After much prodding by Sandy Robson of Blaine, the FOIA office at the EPA headquarters finally released additional salary statements on May 10, one of which was for the two weeks ending Saturday, March 18. Although its entries are almost entirely redacted, this statement reveals that Ericksen received $9,619.92 at $77.58 per hour, which turns out to be for exactly 124 hours during that two-week period. That could correspond, for example, to six 10-hour workdays and eight 8-hour workdays during this period.
This is difficult to believe. The five days Doug could have been in DC contained a total of only 120 hours. Even including the Monday before this period, when he was probably flying east, I get just 144 hours. And the senator was presumably on the job in Olympia the prior week, when he was drawing per diems through Sunday, March 12. That doesn’t leave much time for sleep!
And it leaves hardly any time for doing Washington state business, which would be the only legal justification for his use of surplus campaign funds to cover his airfare, food and drinks. Therefore, lacking a credible explanation from Ericksen, I am forced to conclude that Seattle Times reporter Joseph O’Sullivan was correct in suggesting that these funds were misapplied for his own personal travel expenses or those related to his EPA work, which were most definitely not official state business.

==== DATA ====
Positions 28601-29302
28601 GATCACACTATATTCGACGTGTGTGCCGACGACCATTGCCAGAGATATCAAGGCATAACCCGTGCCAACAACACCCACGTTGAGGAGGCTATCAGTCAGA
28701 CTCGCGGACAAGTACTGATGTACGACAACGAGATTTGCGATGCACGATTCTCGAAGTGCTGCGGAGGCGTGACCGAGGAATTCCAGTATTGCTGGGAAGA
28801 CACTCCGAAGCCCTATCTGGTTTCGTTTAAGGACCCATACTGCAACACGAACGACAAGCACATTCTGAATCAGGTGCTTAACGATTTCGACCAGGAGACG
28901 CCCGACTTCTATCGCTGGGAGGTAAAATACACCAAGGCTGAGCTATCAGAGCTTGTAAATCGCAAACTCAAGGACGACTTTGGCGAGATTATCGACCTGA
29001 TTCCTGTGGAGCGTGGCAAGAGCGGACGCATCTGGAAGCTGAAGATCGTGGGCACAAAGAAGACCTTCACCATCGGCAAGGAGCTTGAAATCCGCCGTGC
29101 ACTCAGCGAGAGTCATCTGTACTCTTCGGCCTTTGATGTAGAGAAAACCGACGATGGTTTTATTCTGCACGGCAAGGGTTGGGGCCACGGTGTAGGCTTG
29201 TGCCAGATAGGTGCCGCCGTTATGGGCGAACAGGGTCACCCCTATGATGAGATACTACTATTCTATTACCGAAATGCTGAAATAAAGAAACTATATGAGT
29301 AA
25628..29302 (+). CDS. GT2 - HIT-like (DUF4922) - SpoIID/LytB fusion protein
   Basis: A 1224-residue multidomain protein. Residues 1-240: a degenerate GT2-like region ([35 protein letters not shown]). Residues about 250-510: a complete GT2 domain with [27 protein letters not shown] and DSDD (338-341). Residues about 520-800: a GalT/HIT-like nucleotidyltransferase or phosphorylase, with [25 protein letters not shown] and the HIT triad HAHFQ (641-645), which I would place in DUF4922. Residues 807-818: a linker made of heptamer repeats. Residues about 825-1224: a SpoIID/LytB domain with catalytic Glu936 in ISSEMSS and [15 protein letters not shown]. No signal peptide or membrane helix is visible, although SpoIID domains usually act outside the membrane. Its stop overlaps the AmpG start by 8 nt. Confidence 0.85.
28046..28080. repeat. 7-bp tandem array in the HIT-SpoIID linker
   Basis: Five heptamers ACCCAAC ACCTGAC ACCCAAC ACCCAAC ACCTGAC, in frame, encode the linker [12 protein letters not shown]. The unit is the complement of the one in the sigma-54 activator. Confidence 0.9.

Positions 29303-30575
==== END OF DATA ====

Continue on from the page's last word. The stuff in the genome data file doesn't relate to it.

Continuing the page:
Ericksen might contend that he worked some of these 124 hours when he was in Washington state, communicating via email with EPA headquarters. But presumably he was working full time or better on senate business during the demanding 2017 legislative session—and getting paid a salary and per diems while so doing. Reliable sources in the EPA Region 10 Office in Seattle told me they had never seen him there, although he’d been given a temporary office and loaned an EPA computer.
One could easily check such a claim by examining Ericksen’s EPA email records. But despite many FOIA requests for them, including one by O’Sullivan on February 3, no Ericksen emails have been released to date—likely indicating that the agency has been stonewalling such requests since Pruitt became EPA administrator. (While Oklahoma attorney general, he managed to stall release of his own emails for over two years.)
And because Ericksen should have been doing an extensive amount of EPA work between March 13 and March 18, given the 124 hours for which he was paid at week’s end, where would he have found time to attend to any significant state business? Was the $321.80 worth of surplus funds only partial payment for a United Airlines round-trip ticket? If so, the fraction applied should have been determined by the (necessarily small) fraction of his time that week spent on state business. And if so, what was that fraction?